Montana’s wood products industry gets federal help to boost jobs - TAI News
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The U.S. Department of Agriculture announced on May 14 that it had approved $5 million to be invested in eight projects proposed by wood products and wood energy companies in Montana.

The funds are a portion of $74 million in such grants being sent to 41 states and American Samoa.

“These investments will support good paying jobs for families and communities. It will increase the economy’s capacity to manufacture wood products. In turn, sustainably sourcing the wood used to manufacture these products will make our forests healthier and reduce the threat of catastrophic wildfires,” Deputy Secretary of Agriculture Xochitl Torres Small said in a statement.

Grants will be used for projects that will increase efficiency in processing facilities and sawmills, for housing projects that use mass timber, and for the conversion of school heating systems to sustainable biomass boilers.

The companies and organizations in Montana that will receive funds are Kanduch Logging, Montana Technology Enterprise Center, Panhandle Forest Products, California Hotwood, Panhandle Forest Products, SmartLam, Stillwater Post and Pole, and Sun Mountain Lumber.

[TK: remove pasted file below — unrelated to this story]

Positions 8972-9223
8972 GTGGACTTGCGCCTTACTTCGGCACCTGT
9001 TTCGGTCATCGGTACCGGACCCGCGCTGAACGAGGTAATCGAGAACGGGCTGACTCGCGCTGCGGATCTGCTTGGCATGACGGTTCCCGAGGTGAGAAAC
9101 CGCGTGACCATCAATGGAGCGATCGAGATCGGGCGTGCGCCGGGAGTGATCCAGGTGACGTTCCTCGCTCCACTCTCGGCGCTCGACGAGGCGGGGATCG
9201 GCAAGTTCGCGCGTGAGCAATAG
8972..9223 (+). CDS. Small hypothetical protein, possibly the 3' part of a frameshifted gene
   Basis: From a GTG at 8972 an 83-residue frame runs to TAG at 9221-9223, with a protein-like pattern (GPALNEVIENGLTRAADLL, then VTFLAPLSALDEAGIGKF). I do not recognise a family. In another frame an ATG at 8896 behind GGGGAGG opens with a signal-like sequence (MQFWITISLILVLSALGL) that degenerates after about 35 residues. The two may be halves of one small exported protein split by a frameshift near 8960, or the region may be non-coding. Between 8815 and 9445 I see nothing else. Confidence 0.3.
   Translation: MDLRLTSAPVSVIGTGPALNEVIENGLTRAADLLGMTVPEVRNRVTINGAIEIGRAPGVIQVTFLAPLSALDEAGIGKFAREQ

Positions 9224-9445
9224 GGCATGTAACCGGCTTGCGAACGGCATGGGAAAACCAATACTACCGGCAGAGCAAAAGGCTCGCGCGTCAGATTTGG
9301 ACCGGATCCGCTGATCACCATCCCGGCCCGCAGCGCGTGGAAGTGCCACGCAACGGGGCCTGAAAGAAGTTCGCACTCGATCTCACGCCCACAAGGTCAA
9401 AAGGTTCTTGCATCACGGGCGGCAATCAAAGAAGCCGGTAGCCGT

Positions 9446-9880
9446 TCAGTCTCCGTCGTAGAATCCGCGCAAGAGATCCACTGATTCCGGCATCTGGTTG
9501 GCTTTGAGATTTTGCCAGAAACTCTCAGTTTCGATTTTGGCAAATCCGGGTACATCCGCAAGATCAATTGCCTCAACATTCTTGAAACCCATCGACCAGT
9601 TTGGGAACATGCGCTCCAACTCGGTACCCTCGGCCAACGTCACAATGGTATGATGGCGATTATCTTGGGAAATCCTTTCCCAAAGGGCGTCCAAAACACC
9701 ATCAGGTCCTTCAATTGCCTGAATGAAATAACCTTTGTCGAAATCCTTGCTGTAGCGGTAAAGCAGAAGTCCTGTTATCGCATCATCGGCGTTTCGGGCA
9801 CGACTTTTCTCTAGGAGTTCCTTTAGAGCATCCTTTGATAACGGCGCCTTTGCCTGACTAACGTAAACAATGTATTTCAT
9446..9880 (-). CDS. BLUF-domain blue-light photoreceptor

The money comes from the department’s Wood Innovations Grants and Wood Products Infrastructure Assistance programs, which received funding from the 2021 Infrastructure Investment and Jobs Act and the 2022 Inflation Reduction Act.

Both laws were supported by Democratic Sen. Jon Tester but were opposed by the Republican members of Montana’s congressional delegation in office at the time, Sen. Steve Daines and Rep. Matt Rosendale.

“A strong timber industry is critical for the strength of our rural economies and the resiliency of our forests,” Tester said in a 2023 statement announcing a previous round of wood investments. Nine Montana projects were awarded grants at that time.

The boost to Montana’s wood products industry comes on the heels of recent business closures.

In March, Pyramid Mountain Lumber in Seeley Lake shut down after operating in the state for 75 years. That same month, Roseburg Forest Products announced that it would be shutting down its particleboard plant in Missoula.

Julia Altemus, executive director of the Montana Wood Products Association, told NonStop Local that the closures were devastating.

“It’s like we had an earthquake and then we have another earthquake and we’re all going to be feeling the aftershock for quite a while,” Altemus told the outlet. According to Altemus, 36 timber mills have closed in Montana since 1990.

According to data compiled by the University of Montana’s Forest Industry Research Program, as of 2022 an estimated 7,800 Montana residents were employed in the state’s forest industry, down from 10,006 in 2004.

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